Across the business world, agility and flexibility — hallmarks of the ubiquitous 2020 term “pivot” — were needed in order to quickly adapt to the challenges this year brought. Brands and businesses that were creative saw success, especially if they partnered across ecosystems to give customers what they were missing during this diminished time.

The gaming industry saw some extremely successful out-of-the-box partnerships that showcased the potential of gaming as a media channel. One of the most spectacular examples is, of course, Travis Scott’s concert within Fortnite, which reached an audience of over 12 million people in-game during the event and its YouTube video has over 140 million views so far. With live concerts impossible during Covid, the partnership between Scott and Fortnite gave music lovers the opportunity to participate in an exciting live music event where they were — under lockdown, at home. Much smaller, but similarly successful, Minecraft hosted the ‘Block by Blockwest’ virtual music festival, where over 30 bands performed across three servers and 5000 players “stage-div[ed] and jump[ed] around in mosh pits from the comfort of their bedrooms.”


In another creative example, other devastated industries took to Animal Crossing, the instantly-popular game released mid-April, to connect with their audiences in engaging and out-of-the-box virtual ways. For example: California’s Monterey Bay Aquarium created a fully functional aquarium, with feedings and guest lectures; Designers Marc Jacobs and Valentino brought canceled Fashion Week 2020 into the game, debuting collections and even allowing players to ‘wear’ some of the new clothes; Sentosa Island in Singapore created a replica of its resort, where virtual travelers were able to “take part in an oceanfront yoga session, hike the luscious rainforest, visit a beautiful aquarium, and party at a beach club.”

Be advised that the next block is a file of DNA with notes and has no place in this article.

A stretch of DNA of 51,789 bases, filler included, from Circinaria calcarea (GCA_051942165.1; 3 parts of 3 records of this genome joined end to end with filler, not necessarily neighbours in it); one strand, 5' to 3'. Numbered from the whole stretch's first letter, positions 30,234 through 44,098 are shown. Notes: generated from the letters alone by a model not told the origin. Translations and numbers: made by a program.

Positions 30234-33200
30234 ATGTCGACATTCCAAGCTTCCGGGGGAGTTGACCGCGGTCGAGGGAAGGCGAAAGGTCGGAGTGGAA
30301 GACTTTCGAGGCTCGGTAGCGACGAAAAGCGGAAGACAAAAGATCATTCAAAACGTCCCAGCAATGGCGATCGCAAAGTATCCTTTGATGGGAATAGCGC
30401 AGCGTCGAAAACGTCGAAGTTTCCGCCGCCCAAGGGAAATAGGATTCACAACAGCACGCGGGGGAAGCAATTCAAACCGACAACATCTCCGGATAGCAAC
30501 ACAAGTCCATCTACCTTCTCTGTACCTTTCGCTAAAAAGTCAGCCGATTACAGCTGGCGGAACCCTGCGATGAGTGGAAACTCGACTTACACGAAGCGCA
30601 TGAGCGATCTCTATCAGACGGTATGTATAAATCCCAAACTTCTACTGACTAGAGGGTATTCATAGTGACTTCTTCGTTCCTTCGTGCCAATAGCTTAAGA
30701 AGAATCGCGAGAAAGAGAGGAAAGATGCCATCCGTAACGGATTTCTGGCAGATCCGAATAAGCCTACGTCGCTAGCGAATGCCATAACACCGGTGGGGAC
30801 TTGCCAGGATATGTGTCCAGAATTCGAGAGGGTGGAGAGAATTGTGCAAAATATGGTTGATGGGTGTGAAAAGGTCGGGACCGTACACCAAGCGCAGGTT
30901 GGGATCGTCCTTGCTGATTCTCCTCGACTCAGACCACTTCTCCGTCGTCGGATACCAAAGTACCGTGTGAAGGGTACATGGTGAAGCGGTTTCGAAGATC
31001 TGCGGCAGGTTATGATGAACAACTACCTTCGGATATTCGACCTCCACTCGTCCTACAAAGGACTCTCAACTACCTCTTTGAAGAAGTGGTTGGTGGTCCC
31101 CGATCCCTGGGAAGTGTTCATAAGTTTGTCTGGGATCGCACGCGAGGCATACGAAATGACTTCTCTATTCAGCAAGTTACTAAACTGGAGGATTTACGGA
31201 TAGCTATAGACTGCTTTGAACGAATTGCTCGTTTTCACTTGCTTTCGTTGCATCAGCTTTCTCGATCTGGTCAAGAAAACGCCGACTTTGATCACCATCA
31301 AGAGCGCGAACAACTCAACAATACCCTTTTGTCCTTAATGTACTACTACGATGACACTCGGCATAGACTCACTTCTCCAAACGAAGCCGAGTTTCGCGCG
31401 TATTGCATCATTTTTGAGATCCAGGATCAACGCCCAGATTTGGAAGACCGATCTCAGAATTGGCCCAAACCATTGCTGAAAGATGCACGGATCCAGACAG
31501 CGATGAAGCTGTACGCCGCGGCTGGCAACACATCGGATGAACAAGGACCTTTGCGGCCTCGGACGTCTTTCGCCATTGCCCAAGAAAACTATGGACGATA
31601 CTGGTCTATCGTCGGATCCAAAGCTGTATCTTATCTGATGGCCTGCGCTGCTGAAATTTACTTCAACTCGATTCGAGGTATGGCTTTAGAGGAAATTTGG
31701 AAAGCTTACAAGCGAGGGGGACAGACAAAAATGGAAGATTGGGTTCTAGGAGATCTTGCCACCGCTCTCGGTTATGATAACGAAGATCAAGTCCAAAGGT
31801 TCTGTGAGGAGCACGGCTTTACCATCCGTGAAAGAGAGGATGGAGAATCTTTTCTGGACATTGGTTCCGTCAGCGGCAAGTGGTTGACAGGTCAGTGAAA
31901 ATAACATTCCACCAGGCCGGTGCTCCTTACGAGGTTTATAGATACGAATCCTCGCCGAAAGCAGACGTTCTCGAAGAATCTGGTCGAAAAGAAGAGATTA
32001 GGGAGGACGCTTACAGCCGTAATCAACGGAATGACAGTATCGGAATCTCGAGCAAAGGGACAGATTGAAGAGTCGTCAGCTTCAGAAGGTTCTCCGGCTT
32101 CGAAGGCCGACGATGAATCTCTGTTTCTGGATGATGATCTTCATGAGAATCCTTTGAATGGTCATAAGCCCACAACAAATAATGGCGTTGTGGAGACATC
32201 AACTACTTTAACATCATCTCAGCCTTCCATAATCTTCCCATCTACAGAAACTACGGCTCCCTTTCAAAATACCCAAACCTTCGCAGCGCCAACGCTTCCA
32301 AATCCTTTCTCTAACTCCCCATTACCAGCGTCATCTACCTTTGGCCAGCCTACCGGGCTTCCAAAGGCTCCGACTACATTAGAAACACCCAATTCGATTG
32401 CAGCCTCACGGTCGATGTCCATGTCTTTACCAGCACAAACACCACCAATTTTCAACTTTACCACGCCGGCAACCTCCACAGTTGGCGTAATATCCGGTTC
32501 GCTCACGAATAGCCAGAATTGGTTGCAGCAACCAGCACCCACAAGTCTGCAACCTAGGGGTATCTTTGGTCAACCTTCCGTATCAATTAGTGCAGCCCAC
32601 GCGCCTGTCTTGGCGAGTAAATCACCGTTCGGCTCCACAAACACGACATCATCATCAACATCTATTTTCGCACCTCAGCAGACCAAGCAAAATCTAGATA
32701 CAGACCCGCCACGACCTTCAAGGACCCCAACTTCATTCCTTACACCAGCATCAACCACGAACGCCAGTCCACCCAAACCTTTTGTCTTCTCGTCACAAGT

These and other brands across the world have found ways to stay relevant and top-of-mind with their otherwise-inaccessible markets during Covid by utilizing opportunities provided by sponsorships, partnerships, and advertising with and in games.

Final thoughts

On the heels of a banner year for gaming, 2021 provides brands with a valuable opportunity to invest their advertising budgets in-game, reaching a huge market with tremendous buying power. Success in-game will take creativity and a deep understanding of global and local gamer audiences.

With an entire Metaverse of possibilities at their doorstep, gaming populations will certainly continue exploring these virtual landscapes and shifting a significant portion of their time and engagement there. Brands who miss out on the opportunity to position themselves here early might end up as “Blockbuster Video” 2.0.